Do people really put razor blades in apples on Halloween?

Want an apple?

Want an apple?

All Hallows Eve is coming.  In less than a week, I’ll be sitting on the floor watching my boys dump out the contents of their trick or treat bags.  Like any conscientious father, I will sift through their loot (stealing only the occasional Lemonhead) on the lookout for questionable items.  Fresh fruit?  Someone might have pushed a needle or razor blade in there.  Into the compost.  Homemade cookies or popcorn balls?  No telling what could be in those.  Rat poison.  Heroine.  Anything at all.  Into the trash.  I do this because my father did it (though he was more partial to Baby Ruths), and I want my children to be safe.  But is it really necessary?  Has anyone ever actually been killed by Halloween candy?

After reading Michael Largo’s book Final Exits, I certainly thought the answer might be yes.  Largo reports three fatal poisonings of Halloween candy and implies many more.  However, I’d found errors elsewhere in Largo’s book.  Perhaps he was wrong about these poisonings as well

For real answers, I went to the all-knowing debunkers of urban myth at Snopes.  A 2005 post by Barbara Mikkelson digs deep into the cases mentioned by Largo, using arrest records, court documents, and other firsthand sources.  Admittedly, Mikkleson’s research indicates that two out of the three children cited by Largo were in fact fatally poisoned on Halloween.  But don’t forbid your children from going door to door just yet.  As it turns out, none of the incidents that Mikkelson documents were the random acts of a homicidal stranger.  Most were perpetrated by relatives using the idea of random poisonings to disguise deliberate murder or to cover up evidence of other crimes.

By way of illustration, consider the the 1974 murder of Timothy O’Bryan by his father, who gave the child Pixie Stix filled with cyanide.  While little Timmy was killed for insurance money, other sources falsely attribute his death to a random poisoning.  In Final Exits , Largo incorrectly claims that the older O’Bryan was trying to do in his neighbor’s obnoxious children and that his own son’s poisoning was an accident.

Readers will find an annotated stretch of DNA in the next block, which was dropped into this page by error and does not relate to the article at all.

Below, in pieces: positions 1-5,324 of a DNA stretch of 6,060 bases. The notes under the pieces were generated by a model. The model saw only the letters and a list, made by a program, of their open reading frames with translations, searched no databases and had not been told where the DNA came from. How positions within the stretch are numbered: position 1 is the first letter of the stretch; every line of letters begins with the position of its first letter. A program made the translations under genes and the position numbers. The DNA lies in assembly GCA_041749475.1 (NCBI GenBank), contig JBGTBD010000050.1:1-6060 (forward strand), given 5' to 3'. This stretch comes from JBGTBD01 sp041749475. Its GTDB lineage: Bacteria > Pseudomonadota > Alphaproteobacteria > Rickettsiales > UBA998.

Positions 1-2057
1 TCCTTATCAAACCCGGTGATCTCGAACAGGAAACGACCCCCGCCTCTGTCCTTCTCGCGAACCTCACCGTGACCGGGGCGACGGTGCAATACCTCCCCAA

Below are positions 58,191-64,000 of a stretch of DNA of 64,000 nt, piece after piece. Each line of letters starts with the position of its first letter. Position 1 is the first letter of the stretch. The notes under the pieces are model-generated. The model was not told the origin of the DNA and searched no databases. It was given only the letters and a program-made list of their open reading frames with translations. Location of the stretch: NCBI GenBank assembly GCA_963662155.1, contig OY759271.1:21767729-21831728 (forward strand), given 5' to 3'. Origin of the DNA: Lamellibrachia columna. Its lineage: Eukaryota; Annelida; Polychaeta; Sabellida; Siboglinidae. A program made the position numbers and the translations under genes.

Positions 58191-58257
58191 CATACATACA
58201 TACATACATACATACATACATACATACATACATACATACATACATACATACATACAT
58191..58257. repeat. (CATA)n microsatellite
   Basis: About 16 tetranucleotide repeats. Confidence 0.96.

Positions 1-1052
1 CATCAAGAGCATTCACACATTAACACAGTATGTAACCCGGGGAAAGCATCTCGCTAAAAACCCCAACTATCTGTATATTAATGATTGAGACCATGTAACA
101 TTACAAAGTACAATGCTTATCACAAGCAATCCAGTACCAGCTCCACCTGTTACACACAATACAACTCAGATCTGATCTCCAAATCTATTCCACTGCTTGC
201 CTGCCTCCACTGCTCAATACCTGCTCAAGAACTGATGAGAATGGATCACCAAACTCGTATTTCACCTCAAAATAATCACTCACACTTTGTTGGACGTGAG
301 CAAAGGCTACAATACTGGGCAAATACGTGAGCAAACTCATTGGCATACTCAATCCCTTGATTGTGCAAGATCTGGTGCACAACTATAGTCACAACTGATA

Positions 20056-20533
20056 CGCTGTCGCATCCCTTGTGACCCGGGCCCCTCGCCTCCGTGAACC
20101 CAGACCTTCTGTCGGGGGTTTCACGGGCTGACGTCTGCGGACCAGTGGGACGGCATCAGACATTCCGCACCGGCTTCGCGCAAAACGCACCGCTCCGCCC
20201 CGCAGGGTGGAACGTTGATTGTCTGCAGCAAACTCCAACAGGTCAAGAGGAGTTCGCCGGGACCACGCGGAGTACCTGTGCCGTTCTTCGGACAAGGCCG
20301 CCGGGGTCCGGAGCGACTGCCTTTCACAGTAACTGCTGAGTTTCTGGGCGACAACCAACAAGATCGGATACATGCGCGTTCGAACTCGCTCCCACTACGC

A comparable iincident occurred in 1970, when five year old Kevin Toston lapsed into a coma and died of a heroine overdose.  It was later found that some of his Halloween candy had been sprinkled with the drug.  While Kevin’s death is reported as a random poisoning in Final Exits and elsewhere, the truth is more prosaic.  That Halloween, Kevin became fatally curious about his Uncle’s heroine stash, and the drug was put in has candy afterward to divert suspicion.  In short, scary relatives are a greater danger on Halloween than scary neighbors.

Finally, there is the strange case of Helen Pfeil.  Annoyed by teenage trick-or-treaters, Pfeil greeted anyone she felt was too old with bags of inedible “treats.”  These included dog biscuits, steel wool, and ant pellets.  These were clearly labeled as poison in both print and the traditional skull and crossbones.  No teens were stupid enough to eat them, and no one was hurt.  Regardless, Pfeil was convicted of child endangerment and received a suspended sentence.  This somewhat unexciting chain of events has been livened up by subsequent reporters.  Final Exits asserts that Pfeil covered her fake treats with chocolate and that a small child died from eating an ant pellet.  According to Snopes, neither is true.

So much for poisoned candy.

Sadly, apple tampering does actually occur, though less frequently than is generally believed.  Additionally, Mikkelson attests that not a single child has been grievously injured by sharp objects in hidden in fruit.  Most tampering of this sort was discovered by parents, or by the children themselves, before injury could occur.  The majority of children who bit into booby-trapped apples came away more frightened than hurt.  Only a few required ER visits.  No one has ever been killed by a razor blade in an apple.

So what are the real dangers of All Hallows Eve?  The number one killer is traffic.  Nationally, there are more than two-hundred pedestrian fatalities every Halloween, four times as many as an average night.  So go ahead and eat that apple, boys and girls.  Chances are it won’t hurt you.  Just be sure to look both ways before you cross the street.

And save some Lemonheads for me.

Dave Hurwitz

2 Responses to “Do people really put razor blades in apples on Halloween?”

  1. Rebecca Smith Says:

    checkout another post on this topic over at Free Range Kids

  2. Thank you for this article. While I read things from Snopes and Final Exits they did not make me feel better or more reassured. I still will be checking out my kids candies like you do, but i now feel reassured enough again to actually let them go trick or treating. (i will be with them) haha i wonder if it would be weird to bring an extra bag with us and if we knock on a neighbours door and they seem creepy ill have the kids hand me the stuff from that house and ill stick in that plastic bag and discard it. maybe im super paranoid…

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